REVIEW / The Legend of Zelda: Majora’s Mask 3D

 

The Legend of Zelda: Ocarina of Time is my absolute favorite video game.  So it was natural that I would pick up its sequel back in the 90’s.  I even had the special edition gold cartridge with the holographic label.  But Majora’s Mask is a different sort of game, and it gives a unique take on the typical Zelda formula.  It was an awesome game, there’s no question about that.  And after Nintendo remade Ocarina of Time for the 3DS, fans were hopeful that Majora’s Mask would come next.  But is the remake worth the hype?

 

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First, a recap for those who missed Majora’s Mask the first time.  The game features our young hero Link as he chases a mysterious Skull Kid to the land of Termina, a land very much like Hyrule, but also very different.  The skull kid has stolen the evil and powerful Majora’s Mask and plans to bring the moon crashing down to Termina in 3 days.  Link has that long to stop him, using the Ocarina of Time to reset the clock when more time is needed.  Gameplay is, for the most part, similar to other 3D Zelda games.

There are, however, a few unique things that make Majora’s Mask a favorite.  For one, there are many side quests based around the 3-day structure.  Different things have to happen at different times and on different days, and some areas are only accessible on certain days.  Each cycle of days will be slightly different, due largely to your actions as Link.  All of this makes Termina feel like a very real, very living place.  It’s something that the likes of Fable and The Elder Scrolls would build upon years later, and it makes you want to save this world that much more.

 

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This connects to the next major difference: Majora’s Mask is much darker than the rest of the series.  Whether they know it or not, the people of Termina are living out their last days.  Any triumph or victory they achieve is short-lived, as it will be erased either by the falling moon or the Song of Time.  This is especially visible in the wide reaching side quest of Anju and Kafei: Link’s actions to help these star crossed lovers lasts until the final minutes of the third day; you can probably guess how long their happiness will last.

The characters, and the game itself, don’t shy away from the idea of death.  In fact, it actually comes up a lot.  Death drives the story in multiple ways, and that’s a rare and interesting prospect in any game, let alone a Nintendo game.

 

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Finally, and most interestingly for me, this game has Link take three alternate forms besides his normal one: a Deku Scrub, a Zora, and a Goron.  Each form has different abilities and thrives in different areas.  It also affects the story and the reactions of NPCs; Link can blend into parts of the world that would otherwise be foreign to him.  This means that there is a lot of variety in the gameplay, and there is a wider variety of places to go.  There are also more ways to get around: you can ride on Epona as normal Link, fly between flowers as Deku Link, swim as Zora Link, or roll around at high speeds as Goron Link.

It’s true that some of this could be done with items instead, but that wouldn’t be nearly as interesting.  Using the different forms is tons of fun, and this is the only main series game that lets you play as the well known non-human races of Hyrule (or in this case, Termina).  If you’re a fan of any of those, this is a great opportunity.  There’s also one more transformation mask: the Fierce Deity Mask, which transforms Link into a ridiculously powerful adult form.  It’s so awesome that you can only use it during boss battles…and in the newly-added fishing holes.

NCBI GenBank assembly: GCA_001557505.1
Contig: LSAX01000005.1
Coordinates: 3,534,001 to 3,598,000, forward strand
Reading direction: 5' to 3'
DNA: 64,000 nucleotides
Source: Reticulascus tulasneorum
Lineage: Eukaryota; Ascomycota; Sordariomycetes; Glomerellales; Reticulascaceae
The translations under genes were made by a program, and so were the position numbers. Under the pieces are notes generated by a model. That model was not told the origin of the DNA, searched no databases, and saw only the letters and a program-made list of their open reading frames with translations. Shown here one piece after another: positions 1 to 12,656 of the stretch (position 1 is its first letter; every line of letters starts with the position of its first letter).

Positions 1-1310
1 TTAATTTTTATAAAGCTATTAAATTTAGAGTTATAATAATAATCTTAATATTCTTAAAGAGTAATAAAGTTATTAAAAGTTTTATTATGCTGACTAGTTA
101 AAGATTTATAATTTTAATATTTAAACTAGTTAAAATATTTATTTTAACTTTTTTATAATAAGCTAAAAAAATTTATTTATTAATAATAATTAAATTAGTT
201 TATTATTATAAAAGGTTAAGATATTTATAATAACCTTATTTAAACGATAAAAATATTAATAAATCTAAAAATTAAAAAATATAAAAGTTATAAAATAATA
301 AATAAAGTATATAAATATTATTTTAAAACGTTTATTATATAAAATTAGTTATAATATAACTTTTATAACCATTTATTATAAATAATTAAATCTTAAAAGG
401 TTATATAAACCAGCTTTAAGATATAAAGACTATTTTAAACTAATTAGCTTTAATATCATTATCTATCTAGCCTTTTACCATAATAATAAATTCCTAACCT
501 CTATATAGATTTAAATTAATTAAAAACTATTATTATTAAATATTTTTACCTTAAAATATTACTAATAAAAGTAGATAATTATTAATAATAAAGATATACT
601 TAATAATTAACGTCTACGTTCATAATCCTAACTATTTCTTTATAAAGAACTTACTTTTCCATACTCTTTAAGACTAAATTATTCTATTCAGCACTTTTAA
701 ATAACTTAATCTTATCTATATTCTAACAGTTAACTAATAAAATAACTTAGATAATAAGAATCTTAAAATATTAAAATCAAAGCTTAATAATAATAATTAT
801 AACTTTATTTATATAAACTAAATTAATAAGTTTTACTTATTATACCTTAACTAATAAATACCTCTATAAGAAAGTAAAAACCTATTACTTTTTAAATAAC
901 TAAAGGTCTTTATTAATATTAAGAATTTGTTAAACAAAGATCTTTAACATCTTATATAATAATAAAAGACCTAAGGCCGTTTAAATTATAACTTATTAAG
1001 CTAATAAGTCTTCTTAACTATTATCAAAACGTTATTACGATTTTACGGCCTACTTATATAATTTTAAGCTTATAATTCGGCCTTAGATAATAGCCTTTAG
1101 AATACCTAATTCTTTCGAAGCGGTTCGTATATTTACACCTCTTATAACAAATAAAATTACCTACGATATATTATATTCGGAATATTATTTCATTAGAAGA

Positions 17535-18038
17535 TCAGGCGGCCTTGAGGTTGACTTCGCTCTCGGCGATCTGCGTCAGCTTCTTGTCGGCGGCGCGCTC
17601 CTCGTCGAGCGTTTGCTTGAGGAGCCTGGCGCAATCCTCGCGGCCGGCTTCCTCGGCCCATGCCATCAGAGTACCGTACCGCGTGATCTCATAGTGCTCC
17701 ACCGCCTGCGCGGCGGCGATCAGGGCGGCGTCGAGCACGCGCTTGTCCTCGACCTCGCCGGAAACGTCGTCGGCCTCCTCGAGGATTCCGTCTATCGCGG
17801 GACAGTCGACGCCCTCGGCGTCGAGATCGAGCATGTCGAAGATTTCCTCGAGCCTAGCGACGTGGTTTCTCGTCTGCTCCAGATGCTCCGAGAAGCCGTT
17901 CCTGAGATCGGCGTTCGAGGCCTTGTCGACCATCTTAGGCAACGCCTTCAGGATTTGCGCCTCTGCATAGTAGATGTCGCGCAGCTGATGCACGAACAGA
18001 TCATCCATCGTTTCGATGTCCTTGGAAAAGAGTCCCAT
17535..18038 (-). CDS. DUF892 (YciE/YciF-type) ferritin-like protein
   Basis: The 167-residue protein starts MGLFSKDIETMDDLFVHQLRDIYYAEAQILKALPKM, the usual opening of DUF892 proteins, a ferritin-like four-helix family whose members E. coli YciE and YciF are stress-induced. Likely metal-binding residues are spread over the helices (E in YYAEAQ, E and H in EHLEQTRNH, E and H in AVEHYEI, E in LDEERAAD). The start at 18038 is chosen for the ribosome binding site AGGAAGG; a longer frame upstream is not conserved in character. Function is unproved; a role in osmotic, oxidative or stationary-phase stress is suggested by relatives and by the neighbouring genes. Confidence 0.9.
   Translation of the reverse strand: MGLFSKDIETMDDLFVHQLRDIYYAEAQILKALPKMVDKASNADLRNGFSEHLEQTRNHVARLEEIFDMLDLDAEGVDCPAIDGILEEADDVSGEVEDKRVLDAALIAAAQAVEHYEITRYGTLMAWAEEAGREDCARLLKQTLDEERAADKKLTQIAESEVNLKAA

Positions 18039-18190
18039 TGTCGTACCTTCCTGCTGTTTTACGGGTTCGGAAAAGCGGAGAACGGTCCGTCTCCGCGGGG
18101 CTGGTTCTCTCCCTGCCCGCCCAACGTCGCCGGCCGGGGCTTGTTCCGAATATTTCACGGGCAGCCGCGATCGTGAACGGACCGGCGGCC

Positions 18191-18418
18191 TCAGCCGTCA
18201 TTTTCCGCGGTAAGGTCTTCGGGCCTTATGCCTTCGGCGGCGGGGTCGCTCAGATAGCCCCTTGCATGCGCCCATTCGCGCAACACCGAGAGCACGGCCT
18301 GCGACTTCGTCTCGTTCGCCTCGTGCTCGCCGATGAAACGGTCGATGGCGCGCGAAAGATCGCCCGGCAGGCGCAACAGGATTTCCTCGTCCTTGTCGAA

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That should be enough to convince anyone who hasn’t already played the N64 version, but those who have should know that the remake comes with a host of updates.  Many of these are the same as in Ocarina of Time 3D: there are better graphics, a lot of details are moved to the bottom screen, you can aim with the gyroscope, and it’s in 3D.  There’s also a new saving system that makes things a lot easier, and a host of minor improvements.  In terms of the graphics, these screenshots definitely don’t do them justice.

There are some additional things to note, too, if you have the New 3DS.  You can now move the camera freely with the C Stick, allowing more delicate control than just pressing L to center the camera behind Link.  This takes some getting used to if you’re a veteran of the series, but it works really well once you remember to use it.  The New 3DS’s improved 3D functionality also means that you can use the aforementioned motion controlled aiming with the 3D on.  This is one of the games that launched with the New 3DS, so you can bet they go together quite well.

 

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There is one thing they didn’t improve with the remake, though, and it’s always been my biggest issue with Majora’s Mask: it’s too short.  There are only 4 main dungeons, compared to 9 in Ocarina of Time.  This is helped somewhat by the many side quests I mentioned before, but it still adds up to a pretty short game.  The portable nature of the remake does help here as well, though, as one is more likely to play it in short bursts.  Being a 3DS game also means it’s cheaper than it would be as a Wii U game, so keep that in mind as well.  Either way, don’t let the length stop you from picking up an amazing title.  For those new to Majora’s Mask, it’s a one of a kind adventure that shouldn’t be missed.  For those who have journeyed through Termina before, the improved graphics and all of the other changes make it worth a second look.

 

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